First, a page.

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Substrate cross-feeding affects the speed and trajectory of molecular evolution within a synthetic microbial assemblage

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Abstract

Background

Substrate cross-feeding occurs when one organism partially consumes a primary substrate into one or more metabolites while other organisms then consume the metabolites. While pervasive within microbial communities, our knowledge about the effects of substrate cross-feeding on microbial evolution remains limited. To address this knowledge gap, we experimentally evolved isogenic nitrite (NO2) cross-feeding microbial strains together for 700 generations, identified genetic changes that were acquired over the evolution experiment, and compared the results with an isogenic completely denitrifying strain that was evolved alone for 700 generations. We further investigated how the magnitude of interdependence between the nitrite cross-feeding strains affects the main outcomes. Our main objective was to quantify how substrate cross-feeding and the magnitude of interdependence affect the speed and trajectory of molecular evolution.

Results

We found that each nitrite (NO2) cross-feeding strain acquired fewer genetic changes than did the completely denitrifying strain. In contrast, pairs of nitrite cross-feeding strains together acquired more genetic changes than did the completely denitrifying strain. Moreover, nitrite cross-feeding promoted population diversification, as pairs of nitrite cross-feeding strains acquired a more varied set of genetic changes than did the completely denitrifying strain. These outcomes likely occurred because nitrite cross-feeding enabled the co-existence of two distinct microbial strains, thus increasing the amount of genetic variation for selection to act upon. Finally, the nitrite cross-feeding strains acquired different types of genetic changes than did the completely denitrifying strain, indicating that nitrite cross-feeding modulates the trajectory of molecular evolution.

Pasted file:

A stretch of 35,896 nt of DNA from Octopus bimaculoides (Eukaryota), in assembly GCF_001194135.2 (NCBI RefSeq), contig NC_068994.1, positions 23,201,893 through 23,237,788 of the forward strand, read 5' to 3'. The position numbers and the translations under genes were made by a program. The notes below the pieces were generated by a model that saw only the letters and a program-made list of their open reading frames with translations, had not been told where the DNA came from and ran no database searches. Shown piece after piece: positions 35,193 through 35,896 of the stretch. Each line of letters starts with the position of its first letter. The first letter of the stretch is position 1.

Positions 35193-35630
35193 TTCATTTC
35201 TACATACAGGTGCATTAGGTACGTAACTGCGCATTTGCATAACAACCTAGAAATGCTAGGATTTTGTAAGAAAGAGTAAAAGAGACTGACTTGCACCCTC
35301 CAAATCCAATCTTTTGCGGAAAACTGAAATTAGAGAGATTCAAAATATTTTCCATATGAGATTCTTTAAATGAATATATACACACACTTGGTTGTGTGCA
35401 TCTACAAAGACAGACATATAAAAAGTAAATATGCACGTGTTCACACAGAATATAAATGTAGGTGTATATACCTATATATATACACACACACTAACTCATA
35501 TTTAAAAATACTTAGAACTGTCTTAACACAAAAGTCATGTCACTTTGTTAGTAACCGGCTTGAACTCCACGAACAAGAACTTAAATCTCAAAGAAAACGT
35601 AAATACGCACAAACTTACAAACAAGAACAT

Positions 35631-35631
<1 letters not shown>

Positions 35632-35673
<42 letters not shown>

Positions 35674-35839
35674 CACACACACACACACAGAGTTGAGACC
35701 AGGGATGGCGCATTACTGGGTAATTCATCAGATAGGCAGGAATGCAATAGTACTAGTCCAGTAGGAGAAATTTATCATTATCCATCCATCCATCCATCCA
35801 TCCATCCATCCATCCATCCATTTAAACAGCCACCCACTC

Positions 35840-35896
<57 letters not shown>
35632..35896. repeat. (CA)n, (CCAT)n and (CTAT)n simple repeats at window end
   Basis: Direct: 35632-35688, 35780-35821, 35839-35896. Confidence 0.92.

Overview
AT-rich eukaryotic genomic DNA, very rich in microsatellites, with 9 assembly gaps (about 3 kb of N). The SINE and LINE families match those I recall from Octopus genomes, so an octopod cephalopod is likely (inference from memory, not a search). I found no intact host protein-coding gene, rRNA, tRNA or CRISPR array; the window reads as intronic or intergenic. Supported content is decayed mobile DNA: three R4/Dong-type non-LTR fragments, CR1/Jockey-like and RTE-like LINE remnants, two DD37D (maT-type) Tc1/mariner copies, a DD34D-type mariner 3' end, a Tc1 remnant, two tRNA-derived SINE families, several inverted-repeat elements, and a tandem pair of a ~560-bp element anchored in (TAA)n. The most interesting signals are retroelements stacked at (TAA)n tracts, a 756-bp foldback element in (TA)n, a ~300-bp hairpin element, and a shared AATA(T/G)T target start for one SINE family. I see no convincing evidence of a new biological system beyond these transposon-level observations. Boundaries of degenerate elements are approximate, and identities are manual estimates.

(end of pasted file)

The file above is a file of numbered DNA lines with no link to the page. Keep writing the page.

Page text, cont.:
Conclusions

Our results demonstrate that substrate cross-feeding can affect both the speed and trajectory of molecular evolution within microbial populations. Substrate cross-feeding can therefore have potentially important effects on the life histories of microorganisms.

Background

Substrate cross-feeding is pervasive within microbial communities [1,2,3,4,5]. Substrate cross-feeding occurs when one microbial strain partially consumes a primary substrate into one or more metabolites while other strains then consume the metabolites [2, 6,7,8,9,10,11,12]. Substrate cross-feeding is an important feature of many major biogeochemical cycles [3, 4] and may have important effects on the life histories of many microorganisms within the natural environment. However, there are few experimental investigations on how substrate cross-feeding itself influences molecular evolution within microbial populations (e.g. see [13, 14]).